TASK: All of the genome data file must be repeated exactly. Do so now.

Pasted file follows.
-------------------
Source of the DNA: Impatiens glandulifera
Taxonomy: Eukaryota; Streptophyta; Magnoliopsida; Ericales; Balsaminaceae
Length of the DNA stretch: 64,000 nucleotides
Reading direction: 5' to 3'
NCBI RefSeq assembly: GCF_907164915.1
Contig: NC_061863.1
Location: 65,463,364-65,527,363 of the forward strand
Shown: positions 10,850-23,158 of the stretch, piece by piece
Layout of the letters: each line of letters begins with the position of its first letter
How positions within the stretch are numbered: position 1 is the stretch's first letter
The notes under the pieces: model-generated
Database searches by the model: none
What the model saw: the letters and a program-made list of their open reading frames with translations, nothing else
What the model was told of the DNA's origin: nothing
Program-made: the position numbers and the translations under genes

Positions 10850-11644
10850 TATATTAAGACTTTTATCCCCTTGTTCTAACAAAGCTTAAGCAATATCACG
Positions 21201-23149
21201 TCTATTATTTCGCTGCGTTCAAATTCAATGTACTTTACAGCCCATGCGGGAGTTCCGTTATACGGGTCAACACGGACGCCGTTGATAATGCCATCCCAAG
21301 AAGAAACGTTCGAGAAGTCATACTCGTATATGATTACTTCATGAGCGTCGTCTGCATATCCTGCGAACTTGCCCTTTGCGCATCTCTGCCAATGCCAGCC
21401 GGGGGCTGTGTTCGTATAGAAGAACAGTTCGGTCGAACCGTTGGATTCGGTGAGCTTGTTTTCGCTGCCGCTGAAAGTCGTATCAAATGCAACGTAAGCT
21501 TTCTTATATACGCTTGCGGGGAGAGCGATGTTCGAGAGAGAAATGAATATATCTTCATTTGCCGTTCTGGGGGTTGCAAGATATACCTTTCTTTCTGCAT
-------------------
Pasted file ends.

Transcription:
Source of the DNA: Impatiens glandulifera
Taxonomy: Eukaryota; Streptophyta; Magnoliopsida; Ericales; Balsaminaceae
Length of the DNA stretch: 64,000 nucleotides
Reading direction: 5' to 3'
NCBI RefSeq assembly: GCF_907164915.1
Contig: NC_061863.1
Location: 65,463,364-65,527,363 of the forward strand
Shown: positions 10,850-23,158 of the stretch, piece by piece
Layout of the letters: each line of letters begins with the position of its first letter
How positions within the stretch are numbered: position 1 is the stretch's first letter
The notes under the pieces: model-generated
Database searches by the model: none
What the model saw: the letters and a program-made list of their open reading frames with translations, nothing else
What the model was told of the DNA's origin: nothing
Program-made: the position numbers and the translations under genes

Positions 10850-11644
10850 TATATTAAGACTTTTATCCCCTTGTTCTAACAAAGCTTAAGCAATATCACG
Positions 21201-23149
21201 TCTATTATTTCGCTGCGTTCAAATTCAATGTACTTTACAGCCCATGCGGGAGTTCCGTTATACGGGTCAACACGGACGCCGTTGATAATGCCATCCCAAG
21301 AAGAAACGTTCGAGAAGTCATACTCGTATATGATTACTTCATGAGCGTCGTCTGCATATCCTGCGAACTTGCCCTTTGCGCATCTCTGCCAATGCCAGCC
21401 GGGGGCTGTGTTCGTATAGAAGAACAGTTCGGTCGAACCGTTGGATTCGGTGAGCTTGTTTTCGCTGCCGCTGAAAGTCGTATCAAATGCAACGTAAGCT
21501 TTCTTATATACGCTTGCGGGGAGAGCGATGTTCGAGAGAGAAATGAATATATCTTCATTTGCCGTTCTGGGGGTTGCAAGATATACCTTTCTTTCTGCAT